There's a Wall Street firm that will literally never tell you to sell

Traders celebrate end of yearScott Olson/GettyTraders in the S&P 500 stock index futures pit at the Chicago Mercantile Exchange are showered in confetti December 31, 2004 in Chicago, Illinois. Traders and clerks traditionally toss the confetti at the closing bell to signify the end of the trading year

Brokerage firm Sidoti & Company will literally never put a sell rating on a stock, according to the Wall Street Journal.

That is because it’s against company policy to publish negative research about another company.

A whistleblower filed a complaint about this to the SEC, and the Journal reviewed internal documents that support what the whistleblower claims.

And the claims are:

  • Sidoti analyst bonuses are decided not based on the quality of their research, but the number of meetings with companies and executives that mean more business for Sidoti on the trading side.
  • Sidoti would never publish research that told clients to “sell” or “short”, but might say a stock was “overvalued” or “neutral” and then change the stock’s price target.

Sidoti, you should know, has filed for a $US35 million IPO. So perhaps in the near future, since it’s unclear if the SEC has done anything about these claims, you could put a “buy”, “sell” or “neutral” rating on the stock.

You can check out Sidoti’s most recent IPO, paperwork, filed May 4th, right here. If you get to page 14, they let you know that their rating system might be a little complicated [emphasis ours]:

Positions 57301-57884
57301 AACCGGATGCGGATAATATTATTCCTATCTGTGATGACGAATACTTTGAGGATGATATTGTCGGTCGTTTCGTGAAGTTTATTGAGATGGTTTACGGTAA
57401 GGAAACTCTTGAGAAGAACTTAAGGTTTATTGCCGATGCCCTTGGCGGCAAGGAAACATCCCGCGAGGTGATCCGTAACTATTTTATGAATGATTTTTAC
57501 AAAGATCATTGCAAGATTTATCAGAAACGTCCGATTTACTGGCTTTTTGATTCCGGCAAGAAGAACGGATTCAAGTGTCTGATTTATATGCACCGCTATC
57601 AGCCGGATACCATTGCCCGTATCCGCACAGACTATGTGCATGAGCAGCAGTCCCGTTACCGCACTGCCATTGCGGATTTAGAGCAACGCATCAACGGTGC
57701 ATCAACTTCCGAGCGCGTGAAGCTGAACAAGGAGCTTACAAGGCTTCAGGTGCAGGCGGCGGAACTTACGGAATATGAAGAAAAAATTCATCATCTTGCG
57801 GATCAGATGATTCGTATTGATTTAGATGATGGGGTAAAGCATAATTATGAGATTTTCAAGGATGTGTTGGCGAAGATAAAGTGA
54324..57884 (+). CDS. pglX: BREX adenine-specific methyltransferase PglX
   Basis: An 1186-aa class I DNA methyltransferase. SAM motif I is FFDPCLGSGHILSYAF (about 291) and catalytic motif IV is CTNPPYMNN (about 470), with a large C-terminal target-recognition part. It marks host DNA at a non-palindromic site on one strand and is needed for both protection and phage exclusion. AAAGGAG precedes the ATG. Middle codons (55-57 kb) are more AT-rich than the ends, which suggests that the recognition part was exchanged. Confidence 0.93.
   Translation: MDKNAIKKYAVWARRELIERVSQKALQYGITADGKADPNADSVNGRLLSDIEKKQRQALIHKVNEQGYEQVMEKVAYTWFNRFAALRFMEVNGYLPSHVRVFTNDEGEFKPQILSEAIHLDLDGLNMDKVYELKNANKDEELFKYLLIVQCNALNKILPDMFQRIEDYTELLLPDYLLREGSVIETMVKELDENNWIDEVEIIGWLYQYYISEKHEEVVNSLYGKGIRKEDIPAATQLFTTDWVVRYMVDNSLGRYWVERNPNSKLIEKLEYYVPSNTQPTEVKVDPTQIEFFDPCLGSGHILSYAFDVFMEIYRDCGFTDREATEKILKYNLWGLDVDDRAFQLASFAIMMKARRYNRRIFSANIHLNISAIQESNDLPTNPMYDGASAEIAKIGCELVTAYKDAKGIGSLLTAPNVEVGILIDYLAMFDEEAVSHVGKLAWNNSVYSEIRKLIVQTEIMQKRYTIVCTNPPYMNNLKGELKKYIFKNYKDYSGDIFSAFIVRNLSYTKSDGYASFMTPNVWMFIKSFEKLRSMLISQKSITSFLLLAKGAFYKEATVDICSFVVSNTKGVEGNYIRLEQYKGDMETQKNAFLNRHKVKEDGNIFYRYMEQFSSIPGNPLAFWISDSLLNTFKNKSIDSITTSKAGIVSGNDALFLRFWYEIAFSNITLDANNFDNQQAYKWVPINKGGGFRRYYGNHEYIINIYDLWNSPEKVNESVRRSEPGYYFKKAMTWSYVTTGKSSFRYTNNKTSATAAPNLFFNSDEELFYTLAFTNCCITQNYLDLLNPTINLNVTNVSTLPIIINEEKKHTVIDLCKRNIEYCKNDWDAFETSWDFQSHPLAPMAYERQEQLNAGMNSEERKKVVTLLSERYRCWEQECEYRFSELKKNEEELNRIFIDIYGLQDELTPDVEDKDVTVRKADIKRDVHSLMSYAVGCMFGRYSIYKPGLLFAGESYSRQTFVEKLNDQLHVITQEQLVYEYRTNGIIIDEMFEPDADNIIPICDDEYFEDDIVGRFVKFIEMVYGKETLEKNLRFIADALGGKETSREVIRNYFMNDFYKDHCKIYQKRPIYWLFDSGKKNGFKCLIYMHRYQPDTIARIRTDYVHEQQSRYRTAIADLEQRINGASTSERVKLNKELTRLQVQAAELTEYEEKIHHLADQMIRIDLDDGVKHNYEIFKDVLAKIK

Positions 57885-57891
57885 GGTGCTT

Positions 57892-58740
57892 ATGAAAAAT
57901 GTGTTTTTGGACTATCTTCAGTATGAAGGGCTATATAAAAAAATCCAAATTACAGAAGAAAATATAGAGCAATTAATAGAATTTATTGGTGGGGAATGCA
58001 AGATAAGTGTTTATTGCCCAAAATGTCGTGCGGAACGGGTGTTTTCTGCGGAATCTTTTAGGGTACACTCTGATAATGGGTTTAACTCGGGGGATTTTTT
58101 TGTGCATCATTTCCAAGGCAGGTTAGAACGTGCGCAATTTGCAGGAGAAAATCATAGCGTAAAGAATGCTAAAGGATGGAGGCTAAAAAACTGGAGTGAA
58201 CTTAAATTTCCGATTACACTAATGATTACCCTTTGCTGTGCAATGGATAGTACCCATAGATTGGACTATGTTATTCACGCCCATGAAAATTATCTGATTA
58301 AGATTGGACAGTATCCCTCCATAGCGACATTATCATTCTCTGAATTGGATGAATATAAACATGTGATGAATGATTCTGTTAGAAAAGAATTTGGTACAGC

Because our rating system consists of only two ratings, “BUY” and “NEUTRAL”, but no “SELL” rating, our clients may not fully appreciate our analyst’s view of a covered company unless careful attention is paid to the accompanying price targets and the full research report.

…For example, a NEUTRAL rating could be applicable to a company about which our analyst may have a relatively negative view. Because we do not have a “SELL” or “NEGATIVE” rating, there is the potential for investor confusion. We include relevant disclosure of this fact in each of our research reports, but it is possible an investor will nevertheless misunderstand our rating system.

So there’s that.

If this sounds familiar to anyone who was around Wall Street in the 1990s during the dot com boom (when Sidoti was founded) you might be familiar with this game. Back then, banks like Morgan Stanley and Citi were handed millions in fines for placing positive ratings on a company’s stock in order to please management and drum up more business for the bank.

More on this over at the WSJ>>

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